By: Alan Zeichick
Six out of ten medium and large enterprises are already undertaking a strategic review of 5G wireless, according to a new survey about the coming high-speed cellular communication standard. And given their sunny outlook on 5G, it’s easy to see why they’re making plans: More than 80% of the 265 key decision-makers surveyed believe 5G will increase employee productivity, reduce costs, enhance the customer experience, and improve business agility.
On the income side of the business, 82% of respondents to the “5G Smart Ecosystems Are Transforming the Enterprise: Are You Ready?” survey believe these faster networks will play a role in launching new services, and 80% say that 5G can generate new revenue streams. The report, commissioned by Oracle Communications, spans 11 countries.
5G wireless, which is in trial deployments by wireless carriers in the US and the rest of the world, promises much greater performance than 4G LTE cellular data networks. That means faster speed, almost imperceptible latency, lower power consumption (thus longer battery life), and potentially, better network reliability.
Use of new 5G networks means more than connecting end-users such as employees or customers using high-speed wireless. Sure, a lot of 5G will connect devices like personal cell phones, tablets, or laptop/notebooks, and that should help the employee and customer experience when using internet-connected apps. However, there are many other uses, such as for connecting purpose-built, Internet of Things (IoT) devices. These could be consumer IoT devices such as connected thermostats or home security systems, or Industrial IoT devices, letting companies monitor equipment performance in manufacturing, healthcare, agriculture, and many other industries.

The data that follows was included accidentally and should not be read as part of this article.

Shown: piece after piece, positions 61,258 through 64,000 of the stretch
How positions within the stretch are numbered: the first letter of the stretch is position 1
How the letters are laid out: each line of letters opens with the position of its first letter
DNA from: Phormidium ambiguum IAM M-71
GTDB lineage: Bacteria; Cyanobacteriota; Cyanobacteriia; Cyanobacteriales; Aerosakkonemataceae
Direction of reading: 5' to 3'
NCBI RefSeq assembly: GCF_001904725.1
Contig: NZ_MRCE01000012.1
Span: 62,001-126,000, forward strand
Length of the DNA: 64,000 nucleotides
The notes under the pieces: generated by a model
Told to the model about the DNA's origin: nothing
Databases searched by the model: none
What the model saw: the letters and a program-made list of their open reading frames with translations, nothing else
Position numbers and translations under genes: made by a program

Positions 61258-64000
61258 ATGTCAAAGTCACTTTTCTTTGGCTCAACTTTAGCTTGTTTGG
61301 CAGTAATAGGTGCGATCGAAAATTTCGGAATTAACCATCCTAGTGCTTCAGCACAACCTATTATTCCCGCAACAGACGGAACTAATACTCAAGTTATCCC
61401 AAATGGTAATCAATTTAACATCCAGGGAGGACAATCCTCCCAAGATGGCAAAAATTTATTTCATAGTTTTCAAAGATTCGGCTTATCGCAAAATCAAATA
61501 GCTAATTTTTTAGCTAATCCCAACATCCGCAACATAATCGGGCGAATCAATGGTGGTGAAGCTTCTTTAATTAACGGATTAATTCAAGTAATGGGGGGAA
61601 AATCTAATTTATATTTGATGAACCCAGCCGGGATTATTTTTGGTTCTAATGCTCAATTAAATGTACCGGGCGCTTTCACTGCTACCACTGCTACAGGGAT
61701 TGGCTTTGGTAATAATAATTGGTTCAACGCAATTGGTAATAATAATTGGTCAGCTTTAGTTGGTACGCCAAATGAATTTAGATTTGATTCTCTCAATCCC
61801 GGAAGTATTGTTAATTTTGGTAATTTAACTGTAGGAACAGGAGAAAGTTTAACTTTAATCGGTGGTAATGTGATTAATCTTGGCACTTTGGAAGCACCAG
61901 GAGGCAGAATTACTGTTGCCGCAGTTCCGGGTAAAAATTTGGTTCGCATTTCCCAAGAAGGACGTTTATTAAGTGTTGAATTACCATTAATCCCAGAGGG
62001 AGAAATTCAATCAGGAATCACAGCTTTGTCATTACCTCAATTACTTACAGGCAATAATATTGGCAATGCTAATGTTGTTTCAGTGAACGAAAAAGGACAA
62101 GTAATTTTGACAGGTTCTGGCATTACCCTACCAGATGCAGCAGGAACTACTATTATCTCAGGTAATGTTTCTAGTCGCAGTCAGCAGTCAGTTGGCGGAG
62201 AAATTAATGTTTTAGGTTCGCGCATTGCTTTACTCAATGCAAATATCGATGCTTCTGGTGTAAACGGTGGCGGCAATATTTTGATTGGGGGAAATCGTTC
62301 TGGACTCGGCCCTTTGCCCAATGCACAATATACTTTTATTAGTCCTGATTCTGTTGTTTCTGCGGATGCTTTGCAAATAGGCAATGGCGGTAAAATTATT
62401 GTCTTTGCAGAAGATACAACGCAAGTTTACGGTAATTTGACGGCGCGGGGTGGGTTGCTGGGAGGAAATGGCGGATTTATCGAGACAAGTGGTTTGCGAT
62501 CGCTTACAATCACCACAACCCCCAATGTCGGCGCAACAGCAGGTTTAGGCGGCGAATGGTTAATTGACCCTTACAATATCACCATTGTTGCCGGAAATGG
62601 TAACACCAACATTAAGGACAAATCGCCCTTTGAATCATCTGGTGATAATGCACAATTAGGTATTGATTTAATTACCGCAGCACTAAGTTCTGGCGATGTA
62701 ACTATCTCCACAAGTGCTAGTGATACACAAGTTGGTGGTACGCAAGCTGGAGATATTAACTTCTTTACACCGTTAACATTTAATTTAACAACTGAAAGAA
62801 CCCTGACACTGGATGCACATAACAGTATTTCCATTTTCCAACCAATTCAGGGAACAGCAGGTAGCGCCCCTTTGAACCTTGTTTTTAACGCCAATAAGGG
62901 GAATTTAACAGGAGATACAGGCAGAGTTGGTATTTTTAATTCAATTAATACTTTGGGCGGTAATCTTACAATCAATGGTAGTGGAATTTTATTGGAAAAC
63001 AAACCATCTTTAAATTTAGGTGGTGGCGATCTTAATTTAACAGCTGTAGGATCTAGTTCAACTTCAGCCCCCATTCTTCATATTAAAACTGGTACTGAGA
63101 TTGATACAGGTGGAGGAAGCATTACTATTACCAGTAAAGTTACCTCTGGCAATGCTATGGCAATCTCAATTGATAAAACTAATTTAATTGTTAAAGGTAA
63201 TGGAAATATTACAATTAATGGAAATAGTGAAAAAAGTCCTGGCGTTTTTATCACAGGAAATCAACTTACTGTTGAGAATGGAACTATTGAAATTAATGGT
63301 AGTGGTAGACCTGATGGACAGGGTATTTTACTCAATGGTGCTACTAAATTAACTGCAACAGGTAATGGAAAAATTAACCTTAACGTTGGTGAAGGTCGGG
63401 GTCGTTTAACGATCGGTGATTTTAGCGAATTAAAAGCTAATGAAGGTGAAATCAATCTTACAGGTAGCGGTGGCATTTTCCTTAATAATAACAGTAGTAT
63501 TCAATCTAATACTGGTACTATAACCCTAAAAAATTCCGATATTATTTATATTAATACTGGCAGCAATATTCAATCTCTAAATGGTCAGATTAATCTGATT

Indeed, 85% of IT respondents to the new study expect to connect purpose-specific mobile devices via 5G by 2021. Similarly, 84% will use 5G for real-time asset or process monitoring, 81% to connect autonomous vehicles, 78% for environmental monitoring, 75% for tactile or remote control of equipment, and 74% for industrial automation.
Business leaders are cautious, though, given that 5G isn’t widely deployed yet. Among respondents, 56% report that 5G is too early in its development to really begin making firm business plans, and the same number, 56%, are concerned that 5G will be too costly to implement in the near term. That said, about three-quarters of the IT respondents to the new study expect they’ll be able to begin deploying 5G-based systems by 2021.
Bottom line, though, 5G looks to be a force for business leaders to reckon with. Fully 84% of respondents say that 5G networks will be transformative—and will have a lasting impact on the way their companies do business. And 68% feel that new 5G-enabled services will prove transformative to their customers.